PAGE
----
As a financial advisor, you have done a good job of helping your pre-retired clients dream, define their ideal goals and manage a portfolio to achieve those goals. But that may or may not have anything to do with their reality.
You’ve read all the reasons why targeting women as clients is lucrative. But what is the one thing that women really want from YOU, the financial advisor?
System irrationalities reveal themselves when we think, plan and build processes one way, then get unexpected outcomes as a result.
Most people long for deep and meaningful relationships and yet are ever puzzled as to why they don’t work as well as they should. The missing ingredient, preventing individuals and teams from going deeper, is trust.
Our words have tremendous power in the lives of others. The cascading consequences of our words will show up somewhere else in life and either help us or hurt us.
Because human beings are open loop creatures (see last week’s principle), communication and connection are essential for proper human function. When organizational leaders fail to communicate in an authentic way, people lack something they need to operate at optimum levels. For those who have learned the secret of being fully present, they enjoy the fruits [...]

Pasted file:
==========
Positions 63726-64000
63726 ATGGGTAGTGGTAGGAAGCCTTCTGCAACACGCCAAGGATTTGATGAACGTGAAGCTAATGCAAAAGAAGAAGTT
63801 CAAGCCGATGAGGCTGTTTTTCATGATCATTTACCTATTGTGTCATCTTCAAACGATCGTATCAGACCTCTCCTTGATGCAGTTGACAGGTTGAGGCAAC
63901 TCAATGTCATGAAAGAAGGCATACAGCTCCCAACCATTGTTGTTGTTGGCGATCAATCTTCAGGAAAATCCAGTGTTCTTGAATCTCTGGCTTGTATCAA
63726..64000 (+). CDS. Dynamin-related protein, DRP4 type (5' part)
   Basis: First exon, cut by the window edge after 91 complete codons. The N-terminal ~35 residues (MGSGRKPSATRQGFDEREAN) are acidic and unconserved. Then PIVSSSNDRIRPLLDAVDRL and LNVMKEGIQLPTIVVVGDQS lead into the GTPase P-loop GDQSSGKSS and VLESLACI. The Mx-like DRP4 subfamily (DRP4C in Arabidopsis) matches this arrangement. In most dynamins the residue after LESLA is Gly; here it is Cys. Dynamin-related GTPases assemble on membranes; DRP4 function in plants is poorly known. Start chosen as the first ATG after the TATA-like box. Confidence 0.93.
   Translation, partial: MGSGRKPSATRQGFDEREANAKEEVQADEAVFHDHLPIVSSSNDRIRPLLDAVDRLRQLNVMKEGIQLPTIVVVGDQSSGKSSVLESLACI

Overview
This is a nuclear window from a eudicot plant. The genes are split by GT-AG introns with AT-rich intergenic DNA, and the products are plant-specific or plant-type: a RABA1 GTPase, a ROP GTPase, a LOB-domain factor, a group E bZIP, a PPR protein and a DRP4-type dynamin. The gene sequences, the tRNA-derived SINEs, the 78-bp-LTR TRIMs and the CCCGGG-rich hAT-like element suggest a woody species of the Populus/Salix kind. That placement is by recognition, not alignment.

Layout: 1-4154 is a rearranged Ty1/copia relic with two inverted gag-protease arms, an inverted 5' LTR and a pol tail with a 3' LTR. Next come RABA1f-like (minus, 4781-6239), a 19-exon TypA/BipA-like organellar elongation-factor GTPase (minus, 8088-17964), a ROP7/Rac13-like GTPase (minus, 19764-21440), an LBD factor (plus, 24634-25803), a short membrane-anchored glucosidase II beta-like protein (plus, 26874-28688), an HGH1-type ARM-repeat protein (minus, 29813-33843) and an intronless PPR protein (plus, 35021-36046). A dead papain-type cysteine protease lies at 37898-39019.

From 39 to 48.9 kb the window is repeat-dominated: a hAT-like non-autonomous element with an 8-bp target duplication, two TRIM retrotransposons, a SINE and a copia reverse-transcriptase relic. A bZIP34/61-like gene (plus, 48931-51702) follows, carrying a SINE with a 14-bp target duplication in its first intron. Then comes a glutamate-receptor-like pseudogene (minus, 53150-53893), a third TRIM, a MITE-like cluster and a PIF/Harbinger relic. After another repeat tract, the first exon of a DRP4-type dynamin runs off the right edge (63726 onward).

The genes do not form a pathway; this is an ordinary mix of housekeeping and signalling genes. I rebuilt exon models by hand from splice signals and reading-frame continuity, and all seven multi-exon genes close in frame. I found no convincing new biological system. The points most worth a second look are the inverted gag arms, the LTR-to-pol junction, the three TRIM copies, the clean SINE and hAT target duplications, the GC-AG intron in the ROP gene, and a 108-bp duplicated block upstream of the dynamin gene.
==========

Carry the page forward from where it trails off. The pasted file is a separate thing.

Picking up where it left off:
A woman uses about 20,000 words per day while a man uses about 7,000 words a day. That’s a lot of talking. Combine that with the demand to have immediate responses and that leaves little time for thinking before we speak. See if you have experienced either of these “All I Said Was….”
Today’s business environment is so challenging that we must fully employ the resources at our disposal. We underutilize our staff when we fail to delegate or tap into their thinking and judgment.
Many people spend more time with business associates than they do their families–all the more reason to address the culture and climate of the workplace.
The cost of a well-functioning team is high. It requires transparency, a commitment to other’s success, and the kind of vulnerability that leads to risk-taking, which, for sure, ensures mistakes will be made.